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Jonas Clarke (December 25, 1730 – November 15, 1805), sometimes written Jonas Clark, was an American clergyman and political leader who had a role in the American Revolution and in shaping the 1780 Massachusetts and the United States Constitutions.[1][2]

Hancock-Clarke House, 36 Hancock St., Lexington, Massachusetts.

Clarke graduated from Harvard College in 1752 and became the third pastor of the Church of Christ in Lexington, Massachusetts on May 19, 1755.[3] He married Lucy Bowes Clarke. His wife's cousin was John Hancock, and Hancock was a guest in his home at the time of the Battles of Lexington and Concord in 1775.[4]

Clarke is buried in the Old Burying Ground in Lexington, Massachusetts. His home, now known as the Hancock-Clarke house, still stands,[5] and the Jonas Clarke Middle School in Lexington is named after him.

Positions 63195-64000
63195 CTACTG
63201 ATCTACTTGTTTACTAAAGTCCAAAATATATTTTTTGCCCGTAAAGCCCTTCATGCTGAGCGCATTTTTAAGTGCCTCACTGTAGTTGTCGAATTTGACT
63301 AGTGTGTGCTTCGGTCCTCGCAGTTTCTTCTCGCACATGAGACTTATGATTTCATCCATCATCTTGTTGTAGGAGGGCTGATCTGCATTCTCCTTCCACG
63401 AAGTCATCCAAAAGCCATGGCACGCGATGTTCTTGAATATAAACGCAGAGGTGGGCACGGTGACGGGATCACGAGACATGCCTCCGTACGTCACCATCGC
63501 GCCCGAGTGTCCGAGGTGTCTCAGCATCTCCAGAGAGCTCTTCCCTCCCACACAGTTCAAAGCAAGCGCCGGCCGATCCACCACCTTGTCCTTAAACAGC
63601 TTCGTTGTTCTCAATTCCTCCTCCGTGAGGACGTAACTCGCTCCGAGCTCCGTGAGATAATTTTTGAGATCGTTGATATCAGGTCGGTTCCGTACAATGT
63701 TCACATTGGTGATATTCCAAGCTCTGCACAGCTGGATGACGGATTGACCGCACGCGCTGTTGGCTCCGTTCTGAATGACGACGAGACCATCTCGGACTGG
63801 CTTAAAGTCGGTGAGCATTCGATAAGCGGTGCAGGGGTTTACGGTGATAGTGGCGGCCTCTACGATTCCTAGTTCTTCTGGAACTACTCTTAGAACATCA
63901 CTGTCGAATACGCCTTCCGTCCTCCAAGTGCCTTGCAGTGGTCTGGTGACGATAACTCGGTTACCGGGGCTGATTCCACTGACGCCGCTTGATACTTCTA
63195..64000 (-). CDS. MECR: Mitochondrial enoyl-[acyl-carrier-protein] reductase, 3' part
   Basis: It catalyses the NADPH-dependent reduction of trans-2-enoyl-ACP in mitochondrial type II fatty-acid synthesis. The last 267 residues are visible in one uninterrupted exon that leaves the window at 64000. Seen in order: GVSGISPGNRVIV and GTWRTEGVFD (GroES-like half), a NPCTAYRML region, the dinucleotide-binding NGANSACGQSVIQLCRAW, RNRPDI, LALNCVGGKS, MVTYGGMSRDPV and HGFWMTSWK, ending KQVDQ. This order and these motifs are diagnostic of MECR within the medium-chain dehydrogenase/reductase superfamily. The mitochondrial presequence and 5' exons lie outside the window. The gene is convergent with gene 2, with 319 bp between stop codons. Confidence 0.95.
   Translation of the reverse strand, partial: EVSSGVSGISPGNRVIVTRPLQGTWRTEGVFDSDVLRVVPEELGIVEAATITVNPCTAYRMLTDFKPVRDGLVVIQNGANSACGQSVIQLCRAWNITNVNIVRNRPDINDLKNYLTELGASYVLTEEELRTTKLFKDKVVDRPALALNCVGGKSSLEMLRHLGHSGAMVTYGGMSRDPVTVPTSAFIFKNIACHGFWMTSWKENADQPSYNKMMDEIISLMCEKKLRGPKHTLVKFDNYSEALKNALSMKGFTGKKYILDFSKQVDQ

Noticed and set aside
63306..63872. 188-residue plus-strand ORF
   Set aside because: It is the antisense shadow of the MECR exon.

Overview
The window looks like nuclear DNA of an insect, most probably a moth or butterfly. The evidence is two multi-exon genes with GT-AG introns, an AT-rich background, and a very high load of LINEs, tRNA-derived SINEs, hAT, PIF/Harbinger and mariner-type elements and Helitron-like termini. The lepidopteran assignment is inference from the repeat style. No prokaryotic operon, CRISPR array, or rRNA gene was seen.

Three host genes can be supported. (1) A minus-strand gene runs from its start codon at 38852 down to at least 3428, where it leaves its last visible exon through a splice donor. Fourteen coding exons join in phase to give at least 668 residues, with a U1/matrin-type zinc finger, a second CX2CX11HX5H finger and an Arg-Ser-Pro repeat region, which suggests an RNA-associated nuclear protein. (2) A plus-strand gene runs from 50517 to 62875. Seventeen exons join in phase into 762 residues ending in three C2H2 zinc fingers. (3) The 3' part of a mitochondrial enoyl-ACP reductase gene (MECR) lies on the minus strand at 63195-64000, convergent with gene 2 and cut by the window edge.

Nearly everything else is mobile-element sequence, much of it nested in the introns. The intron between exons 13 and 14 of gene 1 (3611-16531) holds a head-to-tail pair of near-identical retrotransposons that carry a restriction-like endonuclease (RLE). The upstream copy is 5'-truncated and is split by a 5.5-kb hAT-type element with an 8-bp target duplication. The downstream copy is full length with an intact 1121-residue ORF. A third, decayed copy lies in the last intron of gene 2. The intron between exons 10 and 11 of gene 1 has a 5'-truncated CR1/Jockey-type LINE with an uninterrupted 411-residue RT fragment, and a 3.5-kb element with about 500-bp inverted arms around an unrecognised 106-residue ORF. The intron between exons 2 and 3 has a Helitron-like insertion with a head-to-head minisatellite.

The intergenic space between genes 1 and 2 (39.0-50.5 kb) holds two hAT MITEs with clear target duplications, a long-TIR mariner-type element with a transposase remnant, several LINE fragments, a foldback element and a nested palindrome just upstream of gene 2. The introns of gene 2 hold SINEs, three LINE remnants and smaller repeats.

ReferencesEdit

  1. ^ Clarke, Jonas (1901). Opening of the War of Revolution, 19th of April 1775. A brief narrative of the principal transactions of that day. Lexington Historical Society (Mass.)
  2. ^ Massachusetts Constitutional Convention (1832). Journal of the Convention for Framing a Constitution of Government for the State of Massachusetts Bay.
  3. ^ Hudson, Charles (1913). History of the Town of Lexington, Middlesex County, Massachusetts: From Its First Settlement to 1868. Houghton Mifflin
  4. ^ Kollen, Richard (2004). Lexington: From Liberty's Birthplace to Progressive Suburb. Arcadia Publishing, ISBN 978-0-7385-2465-8
  5. ^ Lexington Historical Society (1905).Guide book to the Hancock-Clarke house Lexington Historical Society (Mass.)

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